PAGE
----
Every day at 3 p.m., Jim Copenhaver visits his 80-year-old wife, Ann, who lives at an assisted-living facility in Vernon Hills for those with Alzheimer's disease and other forms of dementia.
"It's the highlight of my day," said Jim Copenhaver, 87, who helps feed her at dinner.
Ann has Alzheimer's disease, the most common type of dementia. Her condition has worsened over the years, and she no longer talks. Jim isn't sure his wife still recognizes him, but, he says cheerfully, "There's a feeling between us."
- Memory caretakers
- Diseases and Illnesses
- Alzheimer's Disease
- Physical Fitness and Exercise
See more topics »
Vernon Hills, IL, USA
Lombard, IL, USA
Glenview, IL, USA
Morton Grove, IL, USA
South Barrington, IL, USA
Chicago Botanic Garden, 1000 Lake Cook Road, Glencoe, IL 60022, USA
Northbrook, IL, USA
For many years, he took care of his wife at home. When she was first diagnosed with the disease 12 years ago, Jim hired a caretaker to visit the house once a week and help out. As the disease progressed, Ann attended a day program for seniors with memory loss. In 2010, the couple moved to a retirement community so they could stay together, but that arrangement only lasted five weeks because Ann started to wander.
Jim and the couple's daughters decided to move Ann to Autumn Leaves of Vernon Hills, which provides specially trained staff and activities geared toward residents with dementia. She can walk around inside the building and stay safe.
"It's such a relief to me that she's there," he said. "There is no way I could care for her on my own."
Memory loss is associated with dementia, a decline in mental ability. Dementia has a variety of causes, but about 60 to 80 percent of the cases are from Alzheimer's disease.
The number of people affected by the disease is staggering. One in 8 older Americans have Alzheimer's disease, according to the Chicago-based Alzheimer's Association. The disease is most common among the oldest seniors. About 45 percent of those 85 and older have Alzheimer's disease.
As the huge baby boomer population ages, the number of people with Alzheimer's disease will rise dramatically. It's expected that up to 16 million Americans will have Alzheimer's disease by 2050.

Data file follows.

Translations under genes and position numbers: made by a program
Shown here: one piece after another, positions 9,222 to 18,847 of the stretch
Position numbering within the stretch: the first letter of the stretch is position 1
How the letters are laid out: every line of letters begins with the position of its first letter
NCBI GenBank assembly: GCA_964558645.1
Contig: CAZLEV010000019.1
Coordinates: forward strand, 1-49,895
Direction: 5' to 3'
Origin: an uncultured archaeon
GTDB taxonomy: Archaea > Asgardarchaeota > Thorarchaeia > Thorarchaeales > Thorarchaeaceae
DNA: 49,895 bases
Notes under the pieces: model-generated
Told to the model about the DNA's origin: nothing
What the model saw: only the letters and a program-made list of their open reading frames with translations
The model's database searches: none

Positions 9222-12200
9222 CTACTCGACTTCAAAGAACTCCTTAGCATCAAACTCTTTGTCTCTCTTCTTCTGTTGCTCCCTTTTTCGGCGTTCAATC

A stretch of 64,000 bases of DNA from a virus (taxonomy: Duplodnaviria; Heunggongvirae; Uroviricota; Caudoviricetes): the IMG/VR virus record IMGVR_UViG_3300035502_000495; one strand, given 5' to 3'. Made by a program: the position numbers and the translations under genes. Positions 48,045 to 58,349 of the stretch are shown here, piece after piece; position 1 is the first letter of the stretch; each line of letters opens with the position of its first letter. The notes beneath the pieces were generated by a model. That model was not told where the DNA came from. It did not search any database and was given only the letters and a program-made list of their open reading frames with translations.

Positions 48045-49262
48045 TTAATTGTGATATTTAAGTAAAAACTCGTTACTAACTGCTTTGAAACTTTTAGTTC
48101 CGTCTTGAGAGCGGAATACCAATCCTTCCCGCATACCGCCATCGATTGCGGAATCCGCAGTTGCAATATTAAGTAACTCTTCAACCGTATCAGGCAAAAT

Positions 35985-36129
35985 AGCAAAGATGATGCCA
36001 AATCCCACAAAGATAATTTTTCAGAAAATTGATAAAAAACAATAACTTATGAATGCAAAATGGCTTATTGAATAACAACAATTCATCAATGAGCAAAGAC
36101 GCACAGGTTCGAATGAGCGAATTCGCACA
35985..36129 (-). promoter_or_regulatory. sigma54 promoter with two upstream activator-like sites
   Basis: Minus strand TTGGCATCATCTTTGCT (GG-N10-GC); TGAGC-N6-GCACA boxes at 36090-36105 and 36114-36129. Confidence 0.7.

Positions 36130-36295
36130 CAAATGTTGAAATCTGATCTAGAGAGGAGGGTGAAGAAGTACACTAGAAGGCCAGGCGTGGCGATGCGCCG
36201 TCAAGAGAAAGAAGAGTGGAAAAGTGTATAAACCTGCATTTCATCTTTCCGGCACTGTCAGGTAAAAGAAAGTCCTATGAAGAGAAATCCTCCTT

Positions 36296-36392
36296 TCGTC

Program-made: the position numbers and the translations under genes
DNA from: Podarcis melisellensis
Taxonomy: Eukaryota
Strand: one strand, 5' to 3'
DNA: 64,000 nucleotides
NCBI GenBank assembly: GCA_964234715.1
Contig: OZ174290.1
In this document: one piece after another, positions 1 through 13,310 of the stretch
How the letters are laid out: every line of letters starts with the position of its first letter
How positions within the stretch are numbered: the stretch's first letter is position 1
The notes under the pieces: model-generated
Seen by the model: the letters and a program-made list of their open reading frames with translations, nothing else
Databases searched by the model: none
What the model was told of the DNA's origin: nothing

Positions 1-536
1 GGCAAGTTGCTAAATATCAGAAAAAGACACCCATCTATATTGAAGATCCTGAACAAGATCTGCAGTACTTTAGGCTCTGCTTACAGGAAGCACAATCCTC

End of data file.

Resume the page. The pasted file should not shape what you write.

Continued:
Many people with memory problems live at home or with relatives. But as the number of those with memory loss grows, other housing options are becoming widely available to meet their needs.
Some senior living facilities offer apartments designated for dementia sufferers, while others are converting traditional assisted living or nursing care units into memory care apartments.
Last fall, Lexington Square, a senior living development in Lombard, converted 69 assisted-living units to memory care. The Abington, a nursing home in Glenview, recently renovated its dementia care wing, adding common and activity areas specifically for those with memory impairment.
New stand-alone memory care facilities are also being built. About 4,000 memory care units are under construction nationwide, according to the National Investment Center for the Seniors Housing & Care Industry. The Chicago area has more than 300 memory care units under way.
Last March, Monica Fohrman moved her mother to North Grove Manor, a new memory care building in Morton Grove. Her mother had been living in a retirement community but was struggling.
"It was getting harder and harder for her to do little things," Fohrman said. Her mother also experienced social pressures because she couldn't hold a conversation with other residents. "My mother felt left out," Fohrman said.
Fohrman knew her mother's living arrangement wasn't working, so she toured several assisted-living facilities and selected North Grove Manor because of its memory care unit.
"The staff is trained to handle memory problems," Fohrman said. "All the residents are like my mom."
North Grove Manor was developed by CRL Senior Living Communities, which recently opened another new memory care building, Arbor Ridge, in Highland Park.
Other developers have projects in the works. A new assisted-living facility in Northbrook will include a floor for those with memory loss. The five-story building, North Shore Place, will be near the Chicago Botanic Garden. The project by Senior Lifestyle Corporation of Chicago should begin construction this spring.
Plans were announced in December to build an $11.1 million Autumn Leaves memory care facility in South Barrington. Autumn Leaves has a project under way in Bolingbrook in addition to existing developments in Vernon Hills, Orland Park, Crystal Lake, St. Charles and Oswego.